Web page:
Four preachers met for a friendly gathering. During the conversation one preacher said, “Our people come to us and pour out their hearts confessing certain sins and needs. Let us do the same. Confession is good for the soul. In time all agreed. One confessed he liked to go to movies and would sneak off when away from his church. The second confessed to smoking cigars, and the third one confessed to playing cards. When it came to the fourth one, he would not confess. The others pressed him saying, “Come now, we confessed ours. What is your secret or vice?” Finally, he answered, “It is gossiping, and I can hardly wait to get out of here!”
The believers that James addressed in his book were having serious problems with their tongues. That is why he warned them, saying: “Dear brothers, don’t ever forget that it is best to listen much, speak little, and not become angry” (James 1:19 TLB). James mentions the tongue in every chapter of his letter: 1:19, 26 2:12 3:1-18 4:1 1 5:12.
The power of speech is one of God’s greatest gifts to us. With our tongue we can praise, pray, and proclaim. But we can also lie, curse God, and break the hearts of others. Therefore, to impress upon us the importance of controlled speech, and the consequences of our words, James paints six pictures of the tongue’s power for good and evil in these twelve verses of chapter three.
- The Tongue’s Power to be Straightforward – bridle and rudder (3:1-4). James selects two items that are small in themselves, yet they have great power. A bit permits a rider to control the horse; a rudder enables a pilot to steer a huge ship. Our tongues have the power to achieve things. Each of these things must overcome opposing forces. The bit must control the wild nature of the horse, and the rudder must fight the winds that would drive the ship off course. Our sinful nature within and worldly pressures without endeavor to get control of our tongue. No wonder David prayed: “Set a guard, Lord, over my mouth; Keep watch over the door of my lips. Do not incline my heart to any evil thing” (Psalm 141:3-4a NASB).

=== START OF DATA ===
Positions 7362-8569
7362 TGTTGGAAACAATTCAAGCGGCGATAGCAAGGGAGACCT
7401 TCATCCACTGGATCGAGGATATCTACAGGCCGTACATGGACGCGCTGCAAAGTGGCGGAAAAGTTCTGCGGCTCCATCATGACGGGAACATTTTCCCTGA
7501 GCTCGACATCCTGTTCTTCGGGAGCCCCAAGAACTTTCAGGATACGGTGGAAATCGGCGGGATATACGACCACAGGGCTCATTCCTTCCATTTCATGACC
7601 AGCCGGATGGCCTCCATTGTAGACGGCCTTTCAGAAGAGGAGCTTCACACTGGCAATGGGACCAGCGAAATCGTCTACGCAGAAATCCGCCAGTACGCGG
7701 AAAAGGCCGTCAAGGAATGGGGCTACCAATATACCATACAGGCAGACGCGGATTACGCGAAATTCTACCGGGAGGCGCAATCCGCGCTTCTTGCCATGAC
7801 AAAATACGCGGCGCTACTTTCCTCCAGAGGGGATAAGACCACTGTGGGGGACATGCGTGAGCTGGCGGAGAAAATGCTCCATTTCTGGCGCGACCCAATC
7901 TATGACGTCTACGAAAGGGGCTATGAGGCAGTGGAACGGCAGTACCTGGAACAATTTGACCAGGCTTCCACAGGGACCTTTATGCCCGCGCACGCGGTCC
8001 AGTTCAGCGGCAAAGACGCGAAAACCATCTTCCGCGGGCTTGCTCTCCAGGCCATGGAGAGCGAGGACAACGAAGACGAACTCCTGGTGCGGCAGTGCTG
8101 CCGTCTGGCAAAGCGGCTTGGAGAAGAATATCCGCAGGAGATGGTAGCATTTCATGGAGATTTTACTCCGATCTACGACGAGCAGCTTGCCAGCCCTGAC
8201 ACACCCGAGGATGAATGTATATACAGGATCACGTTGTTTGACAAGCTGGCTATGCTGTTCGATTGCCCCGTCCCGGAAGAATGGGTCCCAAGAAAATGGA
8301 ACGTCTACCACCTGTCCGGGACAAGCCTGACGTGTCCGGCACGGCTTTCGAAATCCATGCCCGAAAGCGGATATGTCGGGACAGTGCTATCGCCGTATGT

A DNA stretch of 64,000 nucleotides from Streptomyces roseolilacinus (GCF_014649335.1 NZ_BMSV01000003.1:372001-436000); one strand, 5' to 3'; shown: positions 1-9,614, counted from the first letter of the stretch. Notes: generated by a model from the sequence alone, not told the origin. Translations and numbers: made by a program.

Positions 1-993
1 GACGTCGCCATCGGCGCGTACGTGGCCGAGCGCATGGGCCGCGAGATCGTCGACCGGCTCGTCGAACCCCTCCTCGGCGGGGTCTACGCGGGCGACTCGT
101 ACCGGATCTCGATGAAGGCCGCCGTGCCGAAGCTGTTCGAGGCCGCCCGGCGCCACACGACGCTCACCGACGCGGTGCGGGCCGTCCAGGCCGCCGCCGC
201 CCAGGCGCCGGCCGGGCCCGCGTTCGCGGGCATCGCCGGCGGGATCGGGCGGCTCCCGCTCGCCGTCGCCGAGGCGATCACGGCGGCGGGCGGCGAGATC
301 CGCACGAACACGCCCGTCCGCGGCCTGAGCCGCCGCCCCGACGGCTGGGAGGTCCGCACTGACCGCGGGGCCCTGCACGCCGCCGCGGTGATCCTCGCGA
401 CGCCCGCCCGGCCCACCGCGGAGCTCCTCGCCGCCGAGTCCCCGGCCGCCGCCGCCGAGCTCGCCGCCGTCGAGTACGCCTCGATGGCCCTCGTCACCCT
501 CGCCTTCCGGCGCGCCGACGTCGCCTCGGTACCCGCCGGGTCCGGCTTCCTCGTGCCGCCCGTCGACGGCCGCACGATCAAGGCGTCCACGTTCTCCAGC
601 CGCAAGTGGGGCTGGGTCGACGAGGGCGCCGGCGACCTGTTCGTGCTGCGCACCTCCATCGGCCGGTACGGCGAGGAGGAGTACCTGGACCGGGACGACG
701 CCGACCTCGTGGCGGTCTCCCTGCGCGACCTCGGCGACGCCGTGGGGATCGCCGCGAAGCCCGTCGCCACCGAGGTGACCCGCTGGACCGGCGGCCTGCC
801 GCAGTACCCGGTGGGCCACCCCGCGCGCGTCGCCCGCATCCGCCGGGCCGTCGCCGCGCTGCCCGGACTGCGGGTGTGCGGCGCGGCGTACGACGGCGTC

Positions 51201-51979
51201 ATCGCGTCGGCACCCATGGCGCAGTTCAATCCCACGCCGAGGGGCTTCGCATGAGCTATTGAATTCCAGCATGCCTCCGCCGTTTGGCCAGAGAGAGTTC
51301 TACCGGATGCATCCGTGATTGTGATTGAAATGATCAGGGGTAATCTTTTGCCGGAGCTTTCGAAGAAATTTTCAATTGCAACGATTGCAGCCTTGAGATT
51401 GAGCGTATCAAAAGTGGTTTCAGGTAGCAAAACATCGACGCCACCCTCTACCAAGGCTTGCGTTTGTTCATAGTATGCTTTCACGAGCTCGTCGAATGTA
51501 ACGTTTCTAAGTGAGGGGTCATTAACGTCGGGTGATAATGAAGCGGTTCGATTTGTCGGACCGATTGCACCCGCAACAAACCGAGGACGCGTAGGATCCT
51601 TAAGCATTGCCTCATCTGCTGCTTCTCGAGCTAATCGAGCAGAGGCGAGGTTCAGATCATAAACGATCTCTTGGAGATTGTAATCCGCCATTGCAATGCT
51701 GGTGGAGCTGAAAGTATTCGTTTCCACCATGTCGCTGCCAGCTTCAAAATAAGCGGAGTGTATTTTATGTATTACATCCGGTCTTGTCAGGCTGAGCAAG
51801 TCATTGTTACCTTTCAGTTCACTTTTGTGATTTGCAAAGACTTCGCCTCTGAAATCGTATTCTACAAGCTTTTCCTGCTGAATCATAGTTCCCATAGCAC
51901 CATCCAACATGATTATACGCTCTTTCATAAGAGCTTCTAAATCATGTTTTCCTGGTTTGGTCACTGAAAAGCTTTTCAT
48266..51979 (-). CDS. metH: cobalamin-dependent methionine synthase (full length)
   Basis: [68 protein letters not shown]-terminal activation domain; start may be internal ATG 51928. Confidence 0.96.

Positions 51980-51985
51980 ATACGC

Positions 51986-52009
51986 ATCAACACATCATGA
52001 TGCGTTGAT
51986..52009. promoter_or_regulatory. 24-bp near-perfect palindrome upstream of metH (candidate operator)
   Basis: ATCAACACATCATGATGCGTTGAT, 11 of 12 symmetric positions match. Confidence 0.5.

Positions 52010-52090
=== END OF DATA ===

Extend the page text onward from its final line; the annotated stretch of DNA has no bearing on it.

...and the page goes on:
The power to direct means the power to affect the lives of others. A runaway horse or a shipwreck could mean death to someone. Beloved, do not ever minimize the power of the tongue. The apostle Peter preached and three thousand were saved. Edward Kimball led D.L. Moody to Christ resulting in a ministry that prevails today. Jesus spoke to a woman at the well and an entire city was changed. Proverbs 15:1 NLT declares: “We can make our own plans, but the Lord gives the right answer.”
- The Tongue’s Power to Subdue – fire and beasts (3:5-8). A fire can start with just a tiny spark and destroy a city. Ms. O’Leary’s cow kicked over a lantern that left one hundred thousand people homeless, three hundred dead, costing Chicago four hundred million dollars. Words can start fires. They can defile a marriage and ruin a church. Our words can break hearts, ruin reputations, and even send souls into eternity without Christ. How important it is to “Let your speech always be with grace, seasoned with salt” (Colossians 4:6 NKJV).
The tongue is also like a dangerous animal. You are warned not to pet dangerous animals in the zoo because you could lose an arm or worse, your life. We would never think of turning hungry lions or poisonous snakes loose in a church service, but unruly tongues can produce the same results!
Animals can be tamed, and fires can be extinguished, but a person’s tongue no one can tame but God. He can use our tongues to share the Good News to others. The most important thing is the heart “For out of the abundance of the heart the mouth speaks” (Matthew 12:3 NKJV). If your heart is filled with hatred, Satan will light the fire, but if it is filled with love, God will light the fire.
- The Tongue’s Power to Satisfy – fountain and trees (3:9-12). A fountain supplies fresh, cool water for drinking, washing, cooking, and farming. Proverbs 18:4 NKJV adds: “The words of a man’s mouth are deep waters; The wellspring of wisdom is a flowing brook.” Proverbs 10:11 NKJV adds: “The mouth of the righteous is a well of life.” Water that is uncontrolled can bring death and destruction, something we all have seen in mighty hurricanes. Oh, may our words be like that river in Ezekiel 47 that brought life to everything it touched.
The tongue is like a tree. Trees can supply beauty, shade, and fruit. Our words can encourage a weary traveler and help feed a hungry soul. A tree’s root system is vital to healthy growth, likewise we must be rooted and grounded in God’s Word if we would be like that blessed individual in Psalm 1:3 NKJV: “a tree planted by the rivers of water, that brings forth its fruit in its season, whose leaf also shall not wither; and whatever he does shall prosper. “
May I suggest twelve words that can transform your life and bless others: “Please,” “Thank you,” “I’m sorry,” “I love you,” and “I am praying for you.” Do not say them unless you mean it. Do not read romance into these words. They go deeper than that. If you cannot include these words in your daily vocabulary, you had better keep quiet! Amen?